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The distribution of word orders across languages is highly nonuniform, with subject-verb-object (SVO) and subject-object-verb (SOV) orders being prevalent. Recent work suggests that the SOV order may be the default in human language. Why, then, is SVO order so common? We hypothesize that SOV/SVO variation can be explained by language users' sensitivity to(More)
We investigate the effects of alternative utterances on pragmatic interpretation of language. We focus on two specific cases: specificity implicatures (less specific utterances imply the negation of more specific utterances) and Horn implicatures (more complex utterances are assigned to less likely meanings). We present models of these phenomena in terms of(More)
Inferring what speakers mean from what they say requires consideration of what they know. For instance, depending on the speaker's level of expertise, uttering Some squirrels hibernate can imply that not all squirrels hibernate, or it might imply the weaker proposition that the speaker does not know whether all squirrels hibernate. The present study(More)
Sentence processing theories typically assume that the input to our language processing mechanisms is an error-free sequence of words. However, this assumption is an oversimplification because noise is present in typical language use (for instance, due to a noisy environment, producer errors, or perceiver errors). A complete theory of human sentence(More)
While the ubiquity and importance of nonliteral language are clear, people’s ability to use and understand it remains a mystery. Metaphor in particular has been studied extensively across many disciplines in cognitive science. One approach focuses on the pragmatic principles that listeners utilize to infer meaning from metaphorical utterances. While this(More)
One of the most puzzling and important facts about communication is that people do not always mean what they say; speakers often use imprecise, exaggerated, or otherwise literally false descriptions to communicate experiences and attitudes. Here, we focus on the nonliteral interpretation of number words, in particular hyperbole (interpreting unlikely(More)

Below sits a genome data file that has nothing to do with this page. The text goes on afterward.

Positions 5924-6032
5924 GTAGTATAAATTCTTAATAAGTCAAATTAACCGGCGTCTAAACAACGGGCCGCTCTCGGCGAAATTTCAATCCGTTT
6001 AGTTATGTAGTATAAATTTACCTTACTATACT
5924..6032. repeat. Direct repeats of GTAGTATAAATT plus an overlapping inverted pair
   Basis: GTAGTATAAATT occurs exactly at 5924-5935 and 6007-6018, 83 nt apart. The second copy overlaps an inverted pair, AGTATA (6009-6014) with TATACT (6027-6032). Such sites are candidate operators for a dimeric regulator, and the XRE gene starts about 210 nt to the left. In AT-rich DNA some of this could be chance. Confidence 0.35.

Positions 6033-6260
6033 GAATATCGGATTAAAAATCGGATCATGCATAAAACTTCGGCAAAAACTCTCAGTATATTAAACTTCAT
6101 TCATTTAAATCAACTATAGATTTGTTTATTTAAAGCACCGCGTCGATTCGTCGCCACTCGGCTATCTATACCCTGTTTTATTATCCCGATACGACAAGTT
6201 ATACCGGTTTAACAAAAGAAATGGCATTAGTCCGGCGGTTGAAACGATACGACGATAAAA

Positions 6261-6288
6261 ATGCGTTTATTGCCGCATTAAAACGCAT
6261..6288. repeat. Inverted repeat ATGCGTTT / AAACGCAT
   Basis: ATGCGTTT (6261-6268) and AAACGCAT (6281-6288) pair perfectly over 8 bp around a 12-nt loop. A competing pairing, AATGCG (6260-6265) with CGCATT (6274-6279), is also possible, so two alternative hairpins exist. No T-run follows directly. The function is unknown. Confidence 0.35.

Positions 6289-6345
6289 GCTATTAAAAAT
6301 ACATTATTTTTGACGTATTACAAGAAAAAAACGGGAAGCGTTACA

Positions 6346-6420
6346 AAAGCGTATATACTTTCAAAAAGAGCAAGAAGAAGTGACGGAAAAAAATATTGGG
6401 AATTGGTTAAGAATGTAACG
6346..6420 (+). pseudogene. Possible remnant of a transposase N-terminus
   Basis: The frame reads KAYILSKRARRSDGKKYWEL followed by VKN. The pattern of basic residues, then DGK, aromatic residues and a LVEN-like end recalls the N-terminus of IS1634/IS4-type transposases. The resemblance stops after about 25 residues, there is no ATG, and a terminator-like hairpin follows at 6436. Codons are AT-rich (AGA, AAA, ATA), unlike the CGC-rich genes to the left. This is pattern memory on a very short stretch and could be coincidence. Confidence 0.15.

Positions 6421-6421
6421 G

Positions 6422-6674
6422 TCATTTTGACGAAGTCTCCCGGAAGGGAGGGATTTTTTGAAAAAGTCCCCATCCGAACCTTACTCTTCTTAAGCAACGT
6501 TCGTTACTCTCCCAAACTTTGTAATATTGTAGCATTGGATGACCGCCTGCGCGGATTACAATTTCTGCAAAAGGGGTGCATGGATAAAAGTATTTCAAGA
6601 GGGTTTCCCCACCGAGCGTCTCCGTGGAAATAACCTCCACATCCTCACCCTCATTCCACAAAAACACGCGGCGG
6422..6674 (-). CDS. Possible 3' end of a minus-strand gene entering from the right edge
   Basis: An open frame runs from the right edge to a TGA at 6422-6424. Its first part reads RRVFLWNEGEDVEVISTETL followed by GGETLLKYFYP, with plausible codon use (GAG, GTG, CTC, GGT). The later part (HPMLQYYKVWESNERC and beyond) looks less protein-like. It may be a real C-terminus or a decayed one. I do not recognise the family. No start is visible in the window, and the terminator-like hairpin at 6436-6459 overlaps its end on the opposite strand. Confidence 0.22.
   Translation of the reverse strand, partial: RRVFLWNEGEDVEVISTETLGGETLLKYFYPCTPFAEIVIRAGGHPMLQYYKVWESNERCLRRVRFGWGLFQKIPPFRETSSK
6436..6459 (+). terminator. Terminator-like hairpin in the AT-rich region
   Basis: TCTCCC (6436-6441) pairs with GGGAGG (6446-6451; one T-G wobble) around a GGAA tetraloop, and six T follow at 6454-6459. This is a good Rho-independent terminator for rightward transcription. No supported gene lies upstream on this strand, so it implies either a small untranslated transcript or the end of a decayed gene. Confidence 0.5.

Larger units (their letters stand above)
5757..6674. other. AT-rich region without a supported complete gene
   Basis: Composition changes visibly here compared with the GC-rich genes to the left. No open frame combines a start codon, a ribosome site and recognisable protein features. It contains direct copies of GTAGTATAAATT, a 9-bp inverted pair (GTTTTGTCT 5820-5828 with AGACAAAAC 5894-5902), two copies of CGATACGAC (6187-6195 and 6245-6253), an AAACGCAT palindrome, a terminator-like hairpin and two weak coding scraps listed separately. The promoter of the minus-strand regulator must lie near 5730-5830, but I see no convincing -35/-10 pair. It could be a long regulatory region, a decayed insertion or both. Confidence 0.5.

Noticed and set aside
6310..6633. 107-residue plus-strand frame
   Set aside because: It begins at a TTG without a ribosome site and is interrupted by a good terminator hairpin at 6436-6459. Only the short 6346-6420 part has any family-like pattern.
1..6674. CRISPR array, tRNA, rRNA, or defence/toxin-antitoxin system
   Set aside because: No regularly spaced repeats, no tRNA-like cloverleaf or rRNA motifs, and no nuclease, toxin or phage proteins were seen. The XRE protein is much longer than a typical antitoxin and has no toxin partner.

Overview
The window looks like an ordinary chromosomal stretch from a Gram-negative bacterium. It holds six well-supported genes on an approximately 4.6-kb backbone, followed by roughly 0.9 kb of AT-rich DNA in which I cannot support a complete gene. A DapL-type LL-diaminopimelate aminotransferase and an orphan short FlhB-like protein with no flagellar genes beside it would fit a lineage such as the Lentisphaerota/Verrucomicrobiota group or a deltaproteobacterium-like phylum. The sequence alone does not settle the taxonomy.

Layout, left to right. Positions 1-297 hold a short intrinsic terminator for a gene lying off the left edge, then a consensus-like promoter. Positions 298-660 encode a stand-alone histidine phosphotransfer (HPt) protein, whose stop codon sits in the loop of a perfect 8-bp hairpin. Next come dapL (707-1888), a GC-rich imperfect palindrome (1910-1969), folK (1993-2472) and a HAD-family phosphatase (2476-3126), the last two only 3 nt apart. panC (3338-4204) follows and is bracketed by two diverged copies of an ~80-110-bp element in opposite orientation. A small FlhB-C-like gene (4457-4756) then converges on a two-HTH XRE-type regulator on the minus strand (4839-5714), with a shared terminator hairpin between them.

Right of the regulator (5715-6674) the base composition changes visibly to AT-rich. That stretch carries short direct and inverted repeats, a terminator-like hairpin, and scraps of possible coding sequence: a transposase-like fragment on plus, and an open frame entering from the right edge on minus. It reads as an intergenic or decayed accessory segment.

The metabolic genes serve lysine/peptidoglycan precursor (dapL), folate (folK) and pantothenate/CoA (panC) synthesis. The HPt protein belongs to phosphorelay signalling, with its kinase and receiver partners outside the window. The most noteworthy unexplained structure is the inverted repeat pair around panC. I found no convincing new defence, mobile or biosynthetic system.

We combine two recent probabilistic approaches to natural language understanding, exploring the formal pragmatics of communication on a noisy channel. We first extend a model of rational communication between a speaker and listener, to allow for the possibility that messages are corrupted by noise. In this model, common knowledge of a noisy channel leads to(More)
Learning the preferences of other people is crucial for predicting future behavior. Both children and adults make inferences about others’ preferences from sparse data and in situations where the preferences have complex internal structures. We present a computational model of learning structured preferences which integrates Bayesian inference and(More)
Background: It has long been observed that, when confronted with an implausible sentence like The ball kicked the girl, individuals with aphasia rely more on plausibility information from world knowledge (such that a girl is likely to kick a ball, but not vice versa) than control non-impaired populations do. We here offer a novel hypothesis to explain this(More)